President Trump and Joe Biden sound like they want to square off in the boxing ring even more than in the 2020 election.
The two, who have long engaged in schoolboy-style taunts, have taken it to a new level recently, with Biden boasting about how he would "beat the hell" out of Trump "behind the gym," and Trump responding Thursday that if the two fought, Biden "would go down fast and hard, crying all the way."
“Crazy Joe Biden is trying to act like a tough guy,” the president tweeted Thursday. “Actually, he is weak, both mentally and physically, and yet he threatens me, for the second time, with physical assault. He doesn’t know me, but he would go down fast and hard, crying all the way. Don’t threaten people Joe!”
Earlier this week, former Vice President Biden – who has not ruled out a 2020 run for president – taunted Trump by telling University of Miami College Democrats that he could have taken the president in a high school fight.
"They asked me if I'd like to debate this gentleman, and I said, 'No.' I said, 'If we were in high school, I'd take him behind the gym and beat the hell out of him,'" Biden said.
Trump is 71. Biden is 75.
It may be conduct unbecoming of two of America's leaders, much less a pair of septuagenarians. But both have always made tough talk part of their brand and, while an actual fight will never happen, chances are it would do well on pay-per-view.
Boxing promoter Lou DiBella told Fox News that he would happily promote a Trump/Biden matchup, saying it would be the "biggest pay-per-view event in history."
"I would promote it for free and we could raise a lot of money for a lot of good causes that this administration has stopped funding," he said.
Here's a history of the taunts and threats Biden and Trump have leveled at one another over the last few years:
It all began before the 2016 election, in the wake of the "Access Hollywood" tape that showed Trump talking crudely about women in the past.
“The press always ask me don't I wish I were debating him?" Biden said while campaigning in Pennsylvania for Hillary Clinton in October 2016. "No, I wish we were in high school I could take him behind the gym — that's what I wish.”
Several days later, Trump responded that he’d “love” to fight Biden, mocking the vice president as “Mr. Tough Guy.”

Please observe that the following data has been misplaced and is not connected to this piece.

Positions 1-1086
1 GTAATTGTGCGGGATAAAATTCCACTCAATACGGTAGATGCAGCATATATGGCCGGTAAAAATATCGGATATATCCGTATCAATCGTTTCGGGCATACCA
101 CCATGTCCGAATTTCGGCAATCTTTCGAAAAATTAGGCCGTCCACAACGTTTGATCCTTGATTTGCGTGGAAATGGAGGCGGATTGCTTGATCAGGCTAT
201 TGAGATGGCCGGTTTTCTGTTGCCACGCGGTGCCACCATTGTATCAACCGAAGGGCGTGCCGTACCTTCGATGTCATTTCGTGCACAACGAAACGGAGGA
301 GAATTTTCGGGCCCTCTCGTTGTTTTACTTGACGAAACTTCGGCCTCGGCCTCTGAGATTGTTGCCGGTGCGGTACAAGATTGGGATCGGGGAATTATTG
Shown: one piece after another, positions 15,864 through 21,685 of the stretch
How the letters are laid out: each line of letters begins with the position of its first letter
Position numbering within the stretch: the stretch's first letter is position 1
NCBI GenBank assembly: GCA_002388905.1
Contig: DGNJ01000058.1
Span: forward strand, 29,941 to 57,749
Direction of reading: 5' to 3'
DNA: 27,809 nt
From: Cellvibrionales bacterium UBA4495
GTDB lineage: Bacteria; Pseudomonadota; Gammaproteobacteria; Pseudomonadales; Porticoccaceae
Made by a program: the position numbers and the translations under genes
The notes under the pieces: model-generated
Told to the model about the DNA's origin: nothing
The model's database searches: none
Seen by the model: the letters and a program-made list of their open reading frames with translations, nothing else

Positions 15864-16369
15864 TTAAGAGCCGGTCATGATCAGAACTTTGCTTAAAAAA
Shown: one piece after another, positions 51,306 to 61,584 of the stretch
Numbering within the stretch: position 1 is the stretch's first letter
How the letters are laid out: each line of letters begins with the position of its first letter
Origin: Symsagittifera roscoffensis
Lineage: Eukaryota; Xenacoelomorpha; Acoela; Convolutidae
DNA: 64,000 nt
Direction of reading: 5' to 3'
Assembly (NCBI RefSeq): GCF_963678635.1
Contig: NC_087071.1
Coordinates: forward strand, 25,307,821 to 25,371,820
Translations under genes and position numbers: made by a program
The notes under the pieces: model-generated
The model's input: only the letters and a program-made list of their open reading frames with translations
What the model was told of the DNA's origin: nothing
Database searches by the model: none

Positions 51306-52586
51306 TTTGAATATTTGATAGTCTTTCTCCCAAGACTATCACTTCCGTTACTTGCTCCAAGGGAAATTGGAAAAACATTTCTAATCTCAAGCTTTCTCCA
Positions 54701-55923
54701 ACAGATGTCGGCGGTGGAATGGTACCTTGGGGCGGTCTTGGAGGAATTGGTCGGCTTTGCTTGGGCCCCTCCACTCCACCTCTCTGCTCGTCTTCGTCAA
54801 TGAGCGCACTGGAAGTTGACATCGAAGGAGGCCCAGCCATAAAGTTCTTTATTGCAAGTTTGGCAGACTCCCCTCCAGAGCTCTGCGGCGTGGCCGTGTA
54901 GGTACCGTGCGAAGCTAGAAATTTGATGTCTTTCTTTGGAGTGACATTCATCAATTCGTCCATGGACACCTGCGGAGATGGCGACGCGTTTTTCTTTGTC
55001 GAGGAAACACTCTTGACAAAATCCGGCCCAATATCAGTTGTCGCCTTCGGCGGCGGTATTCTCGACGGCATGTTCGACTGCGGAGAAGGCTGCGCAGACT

"Did you see where Biden wants to take me to the back of the barn? I'd love that," Trump said. "I'd love that. I'd love that. Mr. Tough Guy. You know, he's Mr. Tough Guy. You know when he's Mr. Tough Guy? When he's standing behind a microphone by himself," Trump said.
Then a few days later, Trump suggested it wouldn’t be hard to take Biden down.
"You know what you do with Biden? You go like this and he'd fall over," Trump said at a Geneva, Ohio, rally, blowing a puff of wind into the air. "Just a little bit of a puff and he's gone."
The back and forth, though, seemed to die down until earlier this month, when Trump told the crowd, during the traditional comedy dinner at the Gridiron Club, that he’d easily “kick” Biden’s a--.”
“Trust me, I would kick his a--,” Trump said. “Boy, would he be easy. Oh, would he be easy.”
Still, it’s unknown if either could actually land blows. Neither drink. But both boast of being in excellent health and good shape.
Asked to predict who would win, DiBella said that while Trump has the height advantage, he would give the edge to Biden.
"The president is a bit of a builly, he just likes to take people on, and bullies tend to go down hard so I'd favor the vice president," he said. "Additionally Twitter warriors don't make great fighters."
Biden – who once posted a video of him doing arm curls at his White House desk -- told the college Democrats in Florida this week he’s “been in a lot of locker rooms” and is “a pretty damn good athlete.”
Trump – who prefers golf and giving speeches for exercise but has a weakness for McDonald's hamburgers – once had a doctor release a statement claiming that if elected, “Mr. Trump, I can state unequivocally, will be the healthiest individual ever elected to the presidency."
"A diet of McDonald's cheeseburgers is not optimum for an athelete so I'd be a little concerned by his proclivity toward processed foods," DiBella said.
But he was confident that, should the two decide to step into the ring, it would be a bigger fight than 2015's fight between Floyd Mayweather Jr. and Manny Pacquiao.
"I'd love to see it," he said.